A sequel to "Ghost Rider" may happen sooner than you think - with or without Nicolas Cage.
Sony Pictures, who produced the 2007 film, owns the rights to the Marvel Comics character so long as they keep using said character on film. It's a contract clause which forces Fox, Sony, Universal and Lionsgate to keep putting out films featuring the likes of the X-Men, Spider-Man, Punisher, Hulk, Fantastic Four and Daredevil or the rights revert back to Marvel who'd be more than happy to have them back.
Now, Vulture reports that the rights to 'Rider' will revert back to Marvel late this year unless Sony gets into production on a sequel by no later than November 14th. It's a tricky scenario as the first film was a critical disaster and a costly $110 million to produce. Yet despite a lack of audience familiarity with the character, it made a decent $228 million worldwide.
A large part of that success wasn't the character but rather Cage's appeal. Thus his involvement in the project is of major importance. Cage's schedule however may not be clear before the deadline as Disney wants him for a third "National Treasure" film which could begin production as early as this Fall.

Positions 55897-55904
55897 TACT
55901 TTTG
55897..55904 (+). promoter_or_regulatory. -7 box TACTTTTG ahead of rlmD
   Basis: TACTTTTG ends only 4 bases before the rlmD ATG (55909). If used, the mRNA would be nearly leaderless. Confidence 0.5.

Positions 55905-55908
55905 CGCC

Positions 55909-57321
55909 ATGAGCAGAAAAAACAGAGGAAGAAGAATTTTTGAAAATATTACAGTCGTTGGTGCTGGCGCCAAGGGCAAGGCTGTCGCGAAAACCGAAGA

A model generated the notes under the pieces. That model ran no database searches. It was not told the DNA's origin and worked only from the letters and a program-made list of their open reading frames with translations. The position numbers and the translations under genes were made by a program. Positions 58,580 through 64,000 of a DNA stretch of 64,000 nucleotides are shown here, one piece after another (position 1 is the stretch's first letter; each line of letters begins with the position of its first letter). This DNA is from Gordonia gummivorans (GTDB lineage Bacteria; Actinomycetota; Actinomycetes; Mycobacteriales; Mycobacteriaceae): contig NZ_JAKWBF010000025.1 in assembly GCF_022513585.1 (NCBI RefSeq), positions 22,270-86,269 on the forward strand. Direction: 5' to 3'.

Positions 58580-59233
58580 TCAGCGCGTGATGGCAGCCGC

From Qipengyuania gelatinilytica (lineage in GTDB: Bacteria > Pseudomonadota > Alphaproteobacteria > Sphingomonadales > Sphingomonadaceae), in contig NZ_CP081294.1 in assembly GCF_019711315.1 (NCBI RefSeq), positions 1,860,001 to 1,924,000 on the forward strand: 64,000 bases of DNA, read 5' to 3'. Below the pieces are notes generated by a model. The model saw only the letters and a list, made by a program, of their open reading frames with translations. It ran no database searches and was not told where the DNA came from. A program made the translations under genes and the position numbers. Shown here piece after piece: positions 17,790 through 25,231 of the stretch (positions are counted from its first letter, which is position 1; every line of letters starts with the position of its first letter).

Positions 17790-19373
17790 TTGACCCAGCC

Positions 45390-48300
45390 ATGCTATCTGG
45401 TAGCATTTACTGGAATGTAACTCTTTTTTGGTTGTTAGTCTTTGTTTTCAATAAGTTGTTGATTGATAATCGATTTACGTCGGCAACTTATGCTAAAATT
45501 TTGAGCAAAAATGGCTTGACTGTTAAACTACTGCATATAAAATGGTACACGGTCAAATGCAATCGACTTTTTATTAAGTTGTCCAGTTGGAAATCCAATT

The 'Rider' sequel is also simply not ready yet - Scott Gimple and Seth Hoffman have turned in a draft of the script which Sony has out to several potential directors, but that's still along way from being locked in.
Sony could use the film to shore up a rather quiet 2011 schedule and is apparently asking for an extension on the deadline, something that it's unlikely to get. No studio wants to lose a property to a rival who could make it much more profitable, so the question now is will they proceed without Cage? More as it develops.